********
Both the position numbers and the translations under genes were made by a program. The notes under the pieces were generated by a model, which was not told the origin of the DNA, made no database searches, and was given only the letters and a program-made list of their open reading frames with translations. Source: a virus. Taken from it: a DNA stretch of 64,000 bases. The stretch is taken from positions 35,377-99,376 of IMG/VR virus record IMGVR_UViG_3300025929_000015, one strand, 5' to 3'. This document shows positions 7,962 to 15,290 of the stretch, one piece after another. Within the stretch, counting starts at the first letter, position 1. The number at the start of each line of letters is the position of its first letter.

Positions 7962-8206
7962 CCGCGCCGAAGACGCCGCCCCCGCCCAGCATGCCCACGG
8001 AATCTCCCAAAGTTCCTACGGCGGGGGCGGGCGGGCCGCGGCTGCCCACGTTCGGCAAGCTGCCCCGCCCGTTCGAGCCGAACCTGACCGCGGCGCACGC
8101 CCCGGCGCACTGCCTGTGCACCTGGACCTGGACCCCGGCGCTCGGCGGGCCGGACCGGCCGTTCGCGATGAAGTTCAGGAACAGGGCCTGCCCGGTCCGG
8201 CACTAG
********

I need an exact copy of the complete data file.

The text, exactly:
Both the position numbers and the translations under genes were made by a program. The notes under the pieces were generated by a model, which was not told the origin of the DNA, made no database searches, and was given only the letters and a program-made list of their open reading frames with translations. Source: a virus. Taken from it: a DNA stretch of 64,000 bases. The stretch is taken from positions 35,377-99,376 of IMG/VR virus record IMGVR_UViG_3300025929_000015, one strand, 5' to 3'. This document shows positions 7,962 to 15,290 of the stretch, one piece after another. Within the stretch, counting starts at the first letter, position 1. The number at the start of each line of letters is the position of its first letter.

Positions 7962-8206
7962 CCGCGCCGAAGACGCCGCCCCCGCCCAGCATGCCCACGG
8001 AATCTCCCAAAGTTCCTACGGCGGGGGCGGGCGGGCCGCGGCTGCCCACGTTCGGCAAGCTGCCCCGCCCGTTCGAGCCGAACCTGACCGCGGCGCACGC
8101 CCCGGCGCACTGCCTGTGCACCTGGACCTGGACCCCGGCGCTCGGCGGGCCGGACCGGCCGTTCGCGATGAAGTTCAGGAACAGGGCCTGCCCGGTCCGG
8201 CACTAG